• (iv) The allocation of SDRs as of January 1, 1979 might have been expected to be followed by a substantial volume of use of SDRs by participants with balance of payments financing needs, especially because of the simultaneous reduction in the reconstitution requirement. However, during the four months to the end of the financial year, the use of SDRs by participants from their holdings was rather modest. Thus, transactions with designation (excluding those that resulted from purchases of SDRs from the Fund’s General Resources Account) amounted to SDR 74 million and repurchases to SDR 201 million, a total of SDR 275 million—less than 7 per cent of the allocation as of January 1, 1979 to all participants.

Table 21.Summary of Transfers of SDRs, May 1, 1976–April 30, 1979(In millions of SDRs)
Financial Years Ended April 30
197719781979
Transfers by participants
To other participants
In designation1193981,080
By agreement3179271,533
4361,3252,613
To the Fund
Repurchases73844502
Charges709801715
Quota payments20119
Other244159
8051,8871,295
Transfers by the Fund
To participants
Purchases256621,106
Reconstitution44547475
Remuneration24122136
Other2958
4951,2871,375
Total transfers1,7364,4995,283
Fund holdings of SDRs at
end of period7711,3711,290

Transactions by Agreement

The use of SDRs by participants in transactions by agreement with other participants amounted to SDR 1,533 million in 1978/79, compared with SDR 927 million in the previous year. The United States transferred SDR 1,100 million to the Federal Republic of Germany and Japan, as mentioned earlier, and the Netherlands transferred SDR 100 million to the Federal Republic of Germany in two transactions to settle obligations arising under the former European common margins arrangement. The remaining transactions involved use by Canada, the Federal Republic of Germany, and the Netherlands, which countries had high holdings of SDRs and maintained arrangements with the Treasurer’s Department of the Fund for transfers of SDRs to other participants that wished to acquire them for any reason. In these cases, therefore, transactions were arranged at the initiative of the recipient, usually because SDRs were needed to promote reconstitution or to make payments to the Fund, for example, for repurchases or charges. Details of transactions by agreement in 1978/79 are shown in Table 22.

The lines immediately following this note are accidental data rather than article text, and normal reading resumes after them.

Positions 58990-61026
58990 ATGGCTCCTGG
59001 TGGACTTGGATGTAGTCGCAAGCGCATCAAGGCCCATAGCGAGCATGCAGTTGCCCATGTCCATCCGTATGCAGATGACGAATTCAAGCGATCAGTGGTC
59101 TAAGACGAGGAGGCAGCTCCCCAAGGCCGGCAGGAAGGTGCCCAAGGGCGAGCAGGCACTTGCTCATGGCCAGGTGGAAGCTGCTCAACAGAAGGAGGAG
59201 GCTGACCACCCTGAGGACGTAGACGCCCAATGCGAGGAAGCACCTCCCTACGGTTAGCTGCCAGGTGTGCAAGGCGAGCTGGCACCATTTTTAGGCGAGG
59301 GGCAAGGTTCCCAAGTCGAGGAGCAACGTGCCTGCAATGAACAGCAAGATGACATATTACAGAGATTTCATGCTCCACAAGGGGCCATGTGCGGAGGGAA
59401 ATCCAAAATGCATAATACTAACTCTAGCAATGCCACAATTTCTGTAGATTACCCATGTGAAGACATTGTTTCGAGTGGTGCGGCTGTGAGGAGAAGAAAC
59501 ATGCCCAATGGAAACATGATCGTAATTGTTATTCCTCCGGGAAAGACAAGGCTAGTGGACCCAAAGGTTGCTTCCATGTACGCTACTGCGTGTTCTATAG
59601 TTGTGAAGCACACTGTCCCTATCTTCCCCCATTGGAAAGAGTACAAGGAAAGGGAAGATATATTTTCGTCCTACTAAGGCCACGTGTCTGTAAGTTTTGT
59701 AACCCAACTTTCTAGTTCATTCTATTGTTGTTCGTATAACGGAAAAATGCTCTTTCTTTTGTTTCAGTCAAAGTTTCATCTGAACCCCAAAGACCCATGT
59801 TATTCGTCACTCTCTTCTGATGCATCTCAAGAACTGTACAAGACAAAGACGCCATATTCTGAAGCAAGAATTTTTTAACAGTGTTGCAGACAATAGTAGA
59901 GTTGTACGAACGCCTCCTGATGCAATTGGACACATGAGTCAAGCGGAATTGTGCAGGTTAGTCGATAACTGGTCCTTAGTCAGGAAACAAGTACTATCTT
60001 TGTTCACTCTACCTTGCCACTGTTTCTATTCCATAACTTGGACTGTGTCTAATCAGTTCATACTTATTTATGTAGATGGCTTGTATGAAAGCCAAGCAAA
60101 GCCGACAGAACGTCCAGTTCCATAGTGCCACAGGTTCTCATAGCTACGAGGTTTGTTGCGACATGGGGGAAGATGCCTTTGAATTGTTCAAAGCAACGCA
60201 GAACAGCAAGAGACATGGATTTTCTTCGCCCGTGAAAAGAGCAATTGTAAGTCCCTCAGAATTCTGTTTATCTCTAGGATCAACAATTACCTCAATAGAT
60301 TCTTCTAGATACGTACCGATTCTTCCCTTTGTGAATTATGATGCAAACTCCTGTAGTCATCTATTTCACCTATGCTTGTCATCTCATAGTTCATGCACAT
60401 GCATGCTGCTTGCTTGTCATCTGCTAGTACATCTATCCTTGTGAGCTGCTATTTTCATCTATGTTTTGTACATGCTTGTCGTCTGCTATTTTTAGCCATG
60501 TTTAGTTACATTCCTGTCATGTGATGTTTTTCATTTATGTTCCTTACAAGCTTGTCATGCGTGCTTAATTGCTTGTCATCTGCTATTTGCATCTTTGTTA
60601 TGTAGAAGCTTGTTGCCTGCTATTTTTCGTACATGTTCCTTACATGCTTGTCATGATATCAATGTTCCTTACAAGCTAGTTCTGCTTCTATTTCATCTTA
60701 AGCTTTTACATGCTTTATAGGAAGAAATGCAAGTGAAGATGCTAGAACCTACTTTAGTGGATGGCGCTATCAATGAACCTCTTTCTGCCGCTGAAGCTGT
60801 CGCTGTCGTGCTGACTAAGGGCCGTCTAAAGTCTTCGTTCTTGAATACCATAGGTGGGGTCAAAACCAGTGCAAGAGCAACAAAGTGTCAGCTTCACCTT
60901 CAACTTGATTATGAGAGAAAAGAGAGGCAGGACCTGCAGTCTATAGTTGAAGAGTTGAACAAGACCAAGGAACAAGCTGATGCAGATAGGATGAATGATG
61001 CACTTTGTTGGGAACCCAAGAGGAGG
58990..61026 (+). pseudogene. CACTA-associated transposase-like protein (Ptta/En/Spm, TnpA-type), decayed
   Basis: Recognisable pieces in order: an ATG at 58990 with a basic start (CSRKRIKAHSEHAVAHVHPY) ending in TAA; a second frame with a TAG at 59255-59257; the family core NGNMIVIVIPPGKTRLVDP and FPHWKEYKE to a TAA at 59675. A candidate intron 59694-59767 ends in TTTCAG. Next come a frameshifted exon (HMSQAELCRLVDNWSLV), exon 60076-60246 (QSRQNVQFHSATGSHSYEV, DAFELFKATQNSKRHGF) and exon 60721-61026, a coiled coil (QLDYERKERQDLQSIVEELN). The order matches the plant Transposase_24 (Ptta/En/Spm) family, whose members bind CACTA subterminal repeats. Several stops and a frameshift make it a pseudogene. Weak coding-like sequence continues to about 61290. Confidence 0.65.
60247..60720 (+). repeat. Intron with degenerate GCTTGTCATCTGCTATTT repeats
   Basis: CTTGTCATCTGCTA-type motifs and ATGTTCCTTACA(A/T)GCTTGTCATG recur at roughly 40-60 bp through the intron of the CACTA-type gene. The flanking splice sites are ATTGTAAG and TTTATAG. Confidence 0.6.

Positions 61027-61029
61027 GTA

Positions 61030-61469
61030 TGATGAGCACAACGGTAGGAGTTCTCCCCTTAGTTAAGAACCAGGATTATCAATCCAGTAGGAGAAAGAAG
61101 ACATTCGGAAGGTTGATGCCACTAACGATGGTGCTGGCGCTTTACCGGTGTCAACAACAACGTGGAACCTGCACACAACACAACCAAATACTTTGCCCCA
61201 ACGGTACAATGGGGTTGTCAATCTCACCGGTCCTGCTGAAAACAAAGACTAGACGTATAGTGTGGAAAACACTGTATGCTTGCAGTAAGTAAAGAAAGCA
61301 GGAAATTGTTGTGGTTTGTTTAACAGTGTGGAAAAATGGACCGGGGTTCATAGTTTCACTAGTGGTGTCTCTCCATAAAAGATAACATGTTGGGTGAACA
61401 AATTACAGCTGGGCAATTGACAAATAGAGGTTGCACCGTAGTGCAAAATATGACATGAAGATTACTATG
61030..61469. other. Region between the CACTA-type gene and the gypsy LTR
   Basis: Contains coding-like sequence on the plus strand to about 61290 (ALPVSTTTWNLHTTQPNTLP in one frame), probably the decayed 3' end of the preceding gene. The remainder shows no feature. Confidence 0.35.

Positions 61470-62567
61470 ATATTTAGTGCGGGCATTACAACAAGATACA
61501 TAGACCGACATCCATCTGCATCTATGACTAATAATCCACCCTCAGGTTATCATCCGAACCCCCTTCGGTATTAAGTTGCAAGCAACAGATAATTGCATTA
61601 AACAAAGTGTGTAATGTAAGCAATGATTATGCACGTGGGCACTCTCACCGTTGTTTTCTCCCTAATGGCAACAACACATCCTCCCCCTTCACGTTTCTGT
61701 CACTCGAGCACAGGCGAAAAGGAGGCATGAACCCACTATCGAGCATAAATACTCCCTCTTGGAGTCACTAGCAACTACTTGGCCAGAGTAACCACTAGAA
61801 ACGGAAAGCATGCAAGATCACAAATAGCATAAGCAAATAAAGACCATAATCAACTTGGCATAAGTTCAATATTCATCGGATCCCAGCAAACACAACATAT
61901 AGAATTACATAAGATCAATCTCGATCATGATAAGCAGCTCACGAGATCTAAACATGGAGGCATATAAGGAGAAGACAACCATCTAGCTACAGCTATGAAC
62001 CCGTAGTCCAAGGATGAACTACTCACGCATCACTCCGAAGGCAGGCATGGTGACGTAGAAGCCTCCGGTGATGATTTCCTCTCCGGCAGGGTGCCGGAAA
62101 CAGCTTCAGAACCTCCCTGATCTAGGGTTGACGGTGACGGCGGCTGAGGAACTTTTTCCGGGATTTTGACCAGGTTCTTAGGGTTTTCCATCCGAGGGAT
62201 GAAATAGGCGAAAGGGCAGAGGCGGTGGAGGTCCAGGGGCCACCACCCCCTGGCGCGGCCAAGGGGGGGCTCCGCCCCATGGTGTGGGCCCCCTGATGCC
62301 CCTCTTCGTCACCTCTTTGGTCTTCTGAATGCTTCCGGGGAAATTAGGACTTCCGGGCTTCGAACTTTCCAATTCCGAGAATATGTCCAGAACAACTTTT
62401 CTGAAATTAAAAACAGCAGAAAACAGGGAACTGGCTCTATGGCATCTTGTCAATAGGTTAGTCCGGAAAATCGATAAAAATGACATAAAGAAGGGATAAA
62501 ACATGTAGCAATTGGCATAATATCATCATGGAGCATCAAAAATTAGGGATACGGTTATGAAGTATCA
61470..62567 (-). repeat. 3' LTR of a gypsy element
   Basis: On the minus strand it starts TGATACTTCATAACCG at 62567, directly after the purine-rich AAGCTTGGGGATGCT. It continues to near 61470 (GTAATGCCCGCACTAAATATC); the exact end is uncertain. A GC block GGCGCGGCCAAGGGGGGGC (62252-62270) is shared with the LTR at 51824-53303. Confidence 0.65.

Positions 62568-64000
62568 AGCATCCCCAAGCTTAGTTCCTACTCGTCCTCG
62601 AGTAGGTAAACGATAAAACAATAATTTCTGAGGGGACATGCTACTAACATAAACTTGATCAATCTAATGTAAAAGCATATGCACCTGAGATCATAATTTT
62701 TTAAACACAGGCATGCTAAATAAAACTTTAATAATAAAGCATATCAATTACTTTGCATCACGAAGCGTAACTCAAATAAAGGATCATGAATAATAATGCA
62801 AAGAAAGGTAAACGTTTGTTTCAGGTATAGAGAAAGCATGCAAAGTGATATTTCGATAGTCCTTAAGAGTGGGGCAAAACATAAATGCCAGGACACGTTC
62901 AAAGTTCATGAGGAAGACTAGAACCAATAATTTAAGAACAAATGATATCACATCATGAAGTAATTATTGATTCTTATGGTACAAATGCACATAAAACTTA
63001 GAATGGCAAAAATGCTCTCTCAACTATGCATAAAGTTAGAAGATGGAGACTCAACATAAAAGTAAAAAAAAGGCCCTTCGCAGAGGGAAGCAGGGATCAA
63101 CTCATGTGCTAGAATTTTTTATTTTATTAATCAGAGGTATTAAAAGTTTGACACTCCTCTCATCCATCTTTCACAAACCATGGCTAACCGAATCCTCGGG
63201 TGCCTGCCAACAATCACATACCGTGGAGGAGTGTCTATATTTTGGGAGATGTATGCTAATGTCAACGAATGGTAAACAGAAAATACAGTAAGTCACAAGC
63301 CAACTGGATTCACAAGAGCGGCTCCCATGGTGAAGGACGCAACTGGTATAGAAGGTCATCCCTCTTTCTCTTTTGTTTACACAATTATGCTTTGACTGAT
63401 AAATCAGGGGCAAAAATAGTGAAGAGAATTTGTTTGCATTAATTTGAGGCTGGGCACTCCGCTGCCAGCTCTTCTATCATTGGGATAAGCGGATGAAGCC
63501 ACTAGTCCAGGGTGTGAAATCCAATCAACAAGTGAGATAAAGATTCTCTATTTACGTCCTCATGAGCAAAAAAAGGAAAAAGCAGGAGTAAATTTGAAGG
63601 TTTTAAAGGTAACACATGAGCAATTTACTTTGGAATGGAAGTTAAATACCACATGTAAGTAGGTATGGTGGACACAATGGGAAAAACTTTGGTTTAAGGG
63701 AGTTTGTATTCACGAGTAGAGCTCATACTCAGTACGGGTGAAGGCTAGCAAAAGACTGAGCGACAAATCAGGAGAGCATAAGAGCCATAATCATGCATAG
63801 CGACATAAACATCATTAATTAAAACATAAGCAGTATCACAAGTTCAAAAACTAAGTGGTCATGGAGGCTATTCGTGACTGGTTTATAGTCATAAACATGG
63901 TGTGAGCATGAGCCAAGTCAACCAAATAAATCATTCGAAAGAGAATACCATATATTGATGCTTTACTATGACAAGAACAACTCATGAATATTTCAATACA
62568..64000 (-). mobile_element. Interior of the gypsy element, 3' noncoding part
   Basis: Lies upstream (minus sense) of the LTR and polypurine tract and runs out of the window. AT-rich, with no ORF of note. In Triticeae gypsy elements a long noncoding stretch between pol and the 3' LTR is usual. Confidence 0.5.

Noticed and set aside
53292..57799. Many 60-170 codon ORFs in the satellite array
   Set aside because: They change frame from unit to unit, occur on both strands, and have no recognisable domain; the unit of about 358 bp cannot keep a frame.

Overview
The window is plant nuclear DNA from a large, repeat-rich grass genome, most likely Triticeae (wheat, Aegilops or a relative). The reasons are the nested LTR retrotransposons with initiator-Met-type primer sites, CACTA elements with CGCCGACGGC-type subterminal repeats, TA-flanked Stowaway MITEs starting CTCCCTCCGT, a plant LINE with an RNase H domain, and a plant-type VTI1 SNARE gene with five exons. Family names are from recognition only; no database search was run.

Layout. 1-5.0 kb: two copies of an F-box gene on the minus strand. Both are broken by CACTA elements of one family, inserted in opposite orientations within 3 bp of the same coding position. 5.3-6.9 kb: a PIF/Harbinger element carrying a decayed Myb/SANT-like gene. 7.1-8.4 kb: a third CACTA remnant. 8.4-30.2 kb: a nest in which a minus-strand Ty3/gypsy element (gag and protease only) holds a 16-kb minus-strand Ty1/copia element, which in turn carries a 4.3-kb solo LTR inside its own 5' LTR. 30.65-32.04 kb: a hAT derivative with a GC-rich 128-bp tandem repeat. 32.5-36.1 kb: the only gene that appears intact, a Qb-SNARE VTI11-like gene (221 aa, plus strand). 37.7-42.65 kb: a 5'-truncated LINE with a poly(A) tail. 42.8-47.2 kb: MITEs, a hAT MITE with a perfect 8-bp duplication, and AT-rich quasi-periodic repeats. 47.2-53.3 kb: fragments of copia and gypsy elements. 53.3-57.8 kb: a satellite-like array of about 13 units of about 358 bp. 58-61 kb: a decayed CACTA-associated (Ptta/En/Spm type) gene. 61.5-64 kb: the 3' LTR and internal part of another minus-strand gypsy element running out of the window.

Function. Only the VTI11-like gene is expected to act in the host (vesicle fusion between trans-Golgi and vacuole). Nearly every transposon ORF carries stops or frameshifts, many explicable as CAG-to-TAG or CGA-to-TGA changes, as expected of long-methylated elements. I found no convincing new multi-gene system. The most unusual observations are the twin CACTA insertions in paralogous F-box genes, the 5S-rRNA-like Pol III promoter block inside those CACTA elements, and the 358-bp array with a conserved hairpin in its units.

Table 22.Use and Receipt of SDRs in Transactions by Agreement, Financial Year Ended April 30, 1979(In millions of SDRs)
ParticipantUseReceipt
Argentina41.2
Bangladesh7.6
Canada47.9
Chile0.2
Fiji0.3
Finland30.0
Germany, Fed. Rep. of192.9702.2
Ghana1.2
Grenada0.02
Haiti1.5
Israel62.0
Jamaica1.1
Japan500.0
Kenya2.4
Korea4.9
Madagascar4.0
Mexico50.0
Morocco4.3
Netherlands190.0
New Zealand13.0
Pakistan30.1
Panama1.0
Papua New Guinea5.5
Peru6.3
South Africa20.0
Sudan1.2
Tanzania3.9
Turkey2.316.0
Uganda3.3
United States1,100.0